In March 2012 the Human Rights Campaign and the Huffington Post published NOM’s Form 990 Schedule B from 2008 containing the identity of dozens of donors. The HRC claimed the tax return was provided by a ‘whistleblower.’ For months previous to the publication, the HRC had been demanding that NOM publicly release this confidential information even though federal law protects the identity of contributors to nonprofit groups. The publication of NOM’s tax return occurred just a few months after Joseph Solmonese, then president of the HRC, was appointed a national co-chair of the Obama reelection campaign. An analysis of the published documents shows that they could only have originated with the IRS.
Matt Lewis reported on the leak at the time, which culminated in HuffPo trying to make political hay of a Romney-affiliated donation to NOM. In 2012, NOM requested an investigation by the Treasury Inspector General for Tax Administration, the same office that authored the draft report on the IRS’ targeting of conservative groups, which is to be released this week. They were interviewed, but never heard anything of an investigation’s process: “Nothing has come of the investigation if there is indeed one, and the agency has refused to answer any questions about the status of its examination,” NOM said in a press release.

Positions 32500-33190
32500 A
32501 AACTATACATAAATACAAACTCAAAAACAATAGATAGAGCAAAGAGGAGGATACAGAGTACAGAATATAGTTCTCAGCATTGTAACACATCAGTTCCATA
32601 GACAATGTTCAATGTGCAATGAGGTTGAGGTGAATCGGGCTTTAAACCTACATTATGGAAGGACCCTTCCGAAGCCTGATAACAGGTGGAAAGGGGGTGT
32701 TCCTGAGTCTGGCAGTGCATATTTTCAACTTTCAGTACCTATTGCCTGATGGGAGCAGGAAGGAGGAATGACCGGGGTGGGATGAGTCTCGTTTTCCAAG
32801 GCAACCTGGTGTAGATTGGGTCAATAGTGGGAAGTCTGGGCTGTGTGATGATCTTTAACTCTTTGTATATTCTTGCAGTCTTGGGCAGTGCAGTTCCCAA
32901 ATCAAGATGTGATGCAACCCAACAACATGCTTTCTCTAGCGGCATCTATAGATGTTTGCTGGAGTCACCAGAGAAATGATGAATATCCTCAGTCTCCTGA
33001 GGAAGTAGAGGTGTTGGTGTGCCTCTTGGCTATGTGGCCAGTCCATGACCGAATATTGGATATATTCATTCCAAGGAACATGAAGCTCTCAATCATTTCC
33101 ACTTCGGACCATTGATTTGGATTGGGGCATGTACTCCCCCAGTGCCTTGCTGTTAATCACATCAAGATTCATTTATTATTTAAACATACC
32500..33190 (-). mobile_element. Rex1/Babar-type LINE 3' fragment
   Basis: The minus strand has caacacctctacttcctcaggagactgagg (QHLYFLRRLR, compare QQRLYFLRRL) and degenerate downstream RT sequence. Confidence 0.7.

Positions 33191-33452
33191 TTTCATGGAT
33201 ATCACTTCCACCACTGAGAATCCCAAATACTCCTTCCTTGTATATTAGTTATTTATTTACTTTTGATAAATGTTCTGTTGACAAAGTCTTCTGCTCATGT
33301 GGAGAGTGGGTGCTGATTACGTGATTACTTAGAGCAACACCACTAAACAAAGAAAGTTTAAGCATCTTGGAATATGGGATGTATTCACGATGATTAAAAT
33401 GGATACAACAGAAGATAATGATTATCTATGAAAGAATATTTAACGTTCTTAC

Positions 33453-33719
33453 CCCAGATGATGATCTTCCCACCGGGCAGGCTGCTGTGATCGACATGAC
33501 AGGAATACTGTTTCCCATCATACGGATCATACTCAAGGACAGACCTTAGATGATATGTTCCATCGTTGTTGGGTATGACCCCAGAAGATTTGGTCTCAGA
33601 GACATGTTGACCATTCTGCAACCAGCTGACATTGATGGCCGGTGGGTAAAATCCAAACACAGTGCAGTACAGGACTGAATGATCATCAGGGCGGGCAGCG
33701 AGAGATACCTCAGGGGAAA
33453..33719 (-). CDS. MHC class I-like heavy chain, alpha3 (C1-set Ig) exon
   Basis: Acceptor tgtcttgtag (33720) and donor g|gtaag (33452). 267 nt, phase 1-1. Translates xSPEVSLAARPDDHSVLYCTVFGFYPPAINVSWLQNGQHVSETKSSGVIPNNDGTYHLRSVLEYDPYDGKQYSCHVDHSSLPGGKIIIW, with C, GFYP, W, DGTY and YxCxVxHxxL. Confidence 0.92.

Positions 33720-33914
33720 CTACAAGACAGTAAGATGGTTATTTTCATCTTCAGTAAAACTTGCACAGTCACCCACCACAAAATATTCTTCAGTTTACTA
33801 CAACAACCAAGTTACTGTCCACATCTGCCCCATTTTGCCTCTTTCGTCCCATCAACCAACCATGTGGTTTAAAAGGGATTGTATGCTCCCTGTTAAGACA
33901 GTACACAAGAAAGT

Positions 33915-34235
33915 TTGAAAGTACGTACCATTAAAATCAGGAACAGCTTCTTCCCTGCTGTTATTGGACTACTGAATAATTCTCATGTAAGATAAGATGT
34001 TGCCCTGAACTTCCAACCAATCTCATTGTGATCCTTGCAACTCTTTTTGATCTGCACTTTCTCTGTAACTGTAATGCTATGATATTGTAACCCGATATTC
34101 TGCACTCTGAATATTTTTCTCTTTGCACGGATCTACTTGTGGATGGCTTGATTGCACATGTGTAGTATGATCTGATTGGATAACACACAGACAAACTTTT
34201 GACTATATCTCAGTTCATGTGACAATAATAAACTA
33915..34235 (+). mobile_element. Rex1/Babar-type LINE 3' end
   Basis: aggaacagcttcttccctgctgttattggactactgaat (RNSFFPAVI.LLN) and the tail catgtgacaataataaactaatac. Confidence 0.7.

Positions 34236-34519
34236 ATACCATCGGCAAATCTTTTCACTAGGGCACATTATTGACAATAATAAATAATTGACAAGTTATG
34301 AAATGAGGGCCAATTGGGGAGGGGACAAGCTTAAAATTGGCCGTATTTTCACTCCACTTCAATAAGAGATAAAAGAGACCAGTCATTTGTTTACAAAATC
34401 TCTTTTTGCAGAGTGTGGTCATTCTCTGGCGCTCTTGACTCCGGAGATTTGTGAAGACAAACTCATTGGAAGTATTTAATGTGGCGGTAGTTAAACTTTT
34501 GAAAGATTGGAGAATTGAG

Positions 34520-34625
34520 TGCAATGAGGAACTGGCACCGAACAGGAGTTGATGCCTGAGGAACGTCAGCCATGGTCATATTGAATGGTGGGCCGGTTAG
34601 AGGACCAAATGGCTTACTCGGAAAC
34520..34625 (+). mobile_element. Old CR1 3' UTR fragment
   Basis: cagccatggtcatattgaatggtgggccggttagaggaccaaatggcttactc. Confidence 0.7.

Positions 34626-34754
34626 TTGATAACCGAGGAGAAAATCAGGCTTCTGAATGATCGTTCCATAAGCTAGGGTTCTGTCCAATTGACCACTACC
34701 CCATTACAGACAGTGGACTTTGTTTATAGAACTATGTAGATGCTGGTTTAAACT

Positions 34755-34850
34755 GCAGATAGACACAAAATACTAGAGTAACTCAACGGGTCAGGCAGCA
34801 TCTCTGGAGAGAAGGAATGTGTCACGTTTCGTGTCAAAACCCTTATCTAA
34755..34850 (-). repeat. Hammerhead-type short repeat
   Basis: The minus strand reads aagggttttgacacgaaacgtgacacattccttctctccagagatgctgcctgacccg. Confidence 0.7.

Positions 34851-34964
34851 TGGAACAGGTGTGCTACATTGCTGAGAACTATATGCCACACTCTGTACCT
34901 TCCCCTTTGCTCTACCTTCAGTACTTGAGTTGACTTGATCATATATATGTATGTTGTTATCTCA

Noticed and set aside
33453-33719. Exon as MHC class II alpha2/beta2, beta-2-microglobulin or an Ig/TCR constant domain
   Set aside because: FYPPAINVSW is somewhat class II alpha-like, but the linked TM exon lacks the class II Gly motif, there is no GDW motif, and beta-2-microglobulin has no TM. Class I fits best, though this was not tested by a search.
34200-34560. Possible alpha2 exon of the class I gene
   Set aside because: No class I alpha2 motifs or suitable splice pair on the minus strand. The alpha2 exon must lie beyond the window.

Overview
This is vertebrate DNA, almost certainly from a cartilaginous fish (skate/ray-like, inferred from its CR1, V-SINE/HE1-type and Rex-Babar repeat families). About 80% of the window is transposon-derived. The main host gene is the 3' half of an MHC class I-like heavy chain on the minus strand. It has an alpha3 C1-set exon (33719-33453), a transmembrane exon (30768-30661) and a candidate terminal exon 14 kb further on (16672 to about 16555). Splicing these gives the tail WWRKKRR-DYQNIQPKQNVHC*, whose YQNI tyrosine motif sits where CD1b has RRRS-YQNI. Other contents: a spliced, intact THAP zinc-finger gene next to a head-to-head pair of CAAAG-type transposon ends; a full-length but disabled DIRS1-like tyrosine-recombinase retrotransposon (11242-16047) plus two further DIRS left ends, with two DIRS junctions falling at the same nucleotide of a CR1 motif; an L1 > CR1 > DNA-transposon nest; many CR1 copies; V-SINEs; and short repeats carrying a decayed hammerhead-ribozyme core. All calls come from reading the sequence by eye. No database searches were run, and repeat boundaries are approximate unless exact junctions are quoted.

Ben Domenech pointed out that the conservative think tank Texas Public Policy Foundation had its entire donor list leaked to a liberal Texas publication in 2012.
I’d sure like to hear more about this task force that focused on conservative groups, which both the Washington Post and the Free Beacon have referenced:
An attorney for a Tea Party group that believes the IRS targeted it for special scrutiny while applying for nonprofit status said an IRS analyst told him over a year ago that the agency had a “secret working group” devoted to investigating conservative organizations.
Attorney Dan Backer, whose client TheTeaParty.net has been trying to obtain tax-exempt status since 2010, said an IRS analyst mentioned the alleged working group during a phone conversation about one of Backer’s other client organizations.
“More than a year ago, one of these guys, really a slip of the tongue, [said] ‘Yeah we have this new working group that’s really looking at all these conservative organizations,’” Backer said. “And that’s when we knew it was gonna be a problem.”
WaPo calls it a “task force,” while reporting that the policy of investigating conservative groups went beyond the Cincinnati office in charge of tax-exemption applications and to Washington officials. Knock me over with a feather.
Perhaps what’s most surprising about this story is the surprise some seem to exhibit that a tax code as complex, burdensome, and far-reaching as ours is used in inappropriate ways to intimidate, chill speech, and punish certain people. Of course it is, and its very nature offers near-endless opportunities to do so! We’ll learn much more through the coming investigations of exactly how and how much it happens.
Update: Thanks to a commenter for reminding me of John McCormack’s story about the time Austan Goolsbee had an awful lot of information about the Kochs’ tax status in 2010. This is another instance of a TIGTA investigation with no public conclusion.